SAN JUAN (Reuters) - Puerto Rico’s federally appointed fiscal oversight board announced late Monday that it will seek to invalidate in federal court more than $6 billion of general obligation (GO) bonds.
The action is aimed at three GO debt issues sold by the U.S. territory in 2012 and 2014 that were already in default. The board said in a statement that the debt had been issued “in clear violation of the Puerto Rico Constitution and should be declared null and void.”
The oversight board and Puerto Rico’s unsecured creditors committee jointly asked U.S. Judge Laura Taylor Swain, who oversees the island’s bankruptcy cases, to wipe out more than $6 billion of GO debt by disallowing any claims filed to date by owners of these bonds.
With roughly $120 billion in debt and pension liabilities, Puerto Rico and four of its public corporations commenced bankruptcy proceedings in U.S. court in May 2017, under Title III of the so-called PROMESA Act.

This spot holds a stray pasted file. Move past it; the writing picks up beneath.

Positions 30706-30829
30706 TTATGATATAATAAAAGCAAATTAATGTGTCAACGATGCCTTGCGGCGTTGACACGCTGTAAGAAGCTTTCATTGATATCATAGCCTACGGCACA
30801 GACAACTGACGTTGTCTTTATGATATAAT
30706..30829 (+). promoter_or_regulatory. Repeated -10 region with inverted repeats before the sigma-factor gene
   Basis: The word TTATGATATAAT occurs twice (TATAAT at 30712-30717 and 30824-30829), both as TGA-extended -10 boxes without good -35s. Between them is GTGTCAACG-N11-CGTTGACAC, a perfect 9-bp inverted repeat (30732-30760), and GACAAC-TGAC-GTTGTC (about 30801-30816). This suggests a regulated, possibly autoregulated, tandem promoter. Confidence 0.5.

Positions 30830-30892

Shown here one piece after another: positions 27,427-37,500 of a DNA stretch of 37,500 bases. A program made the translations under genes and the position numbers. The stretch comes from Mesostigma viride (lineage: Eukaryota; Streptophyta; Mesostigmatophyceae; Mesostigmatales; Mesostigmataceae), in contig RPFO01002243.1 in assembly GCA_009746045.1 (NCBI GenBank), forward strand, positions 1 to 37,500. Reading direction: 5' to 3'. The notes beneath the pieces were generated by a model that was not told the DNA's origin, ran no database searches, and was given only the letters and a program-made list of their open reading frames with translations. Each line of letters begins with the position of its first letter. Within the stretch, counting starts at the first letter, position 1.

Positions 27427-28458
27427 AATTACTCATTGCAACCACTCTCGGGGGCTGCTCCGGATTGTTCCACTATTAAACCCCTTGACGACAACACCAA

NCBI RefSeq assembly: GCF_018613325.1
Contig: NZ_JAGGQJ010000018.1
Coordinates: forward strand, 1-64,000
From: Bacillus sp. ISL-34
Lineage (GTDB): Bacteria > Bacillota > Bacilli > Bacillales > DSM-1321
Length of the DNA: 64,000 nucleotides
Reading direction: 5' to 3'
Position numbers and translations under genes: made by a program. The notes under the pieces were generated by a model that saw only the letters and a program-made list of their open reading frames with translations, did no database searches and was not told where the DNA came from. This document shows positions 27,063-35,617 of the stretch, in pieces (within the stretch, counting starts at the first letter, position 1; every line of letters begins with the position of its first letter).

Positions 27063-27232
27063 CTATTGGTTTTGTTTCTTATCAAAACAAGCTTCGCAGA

A 600-page report commissioned by the oversight board released last August pointed to potential causes of actions over Puerto Rico’s debt crisis, including potential violations of the island’s constitutional debt limit.
Monday’s announcement is the first major action taken by the fiscal panel after considering potential claims arising from the report.
Some 2014 bonds due in 2035 with an 8 percent coupon traded earlier on Monday at 53.5 cents on the dollar.
Reporting By Luis Valentin Ortiz in San Juan, additional reporting by Karen Pierog in Chicago; Editing by Simon Cameron-Moore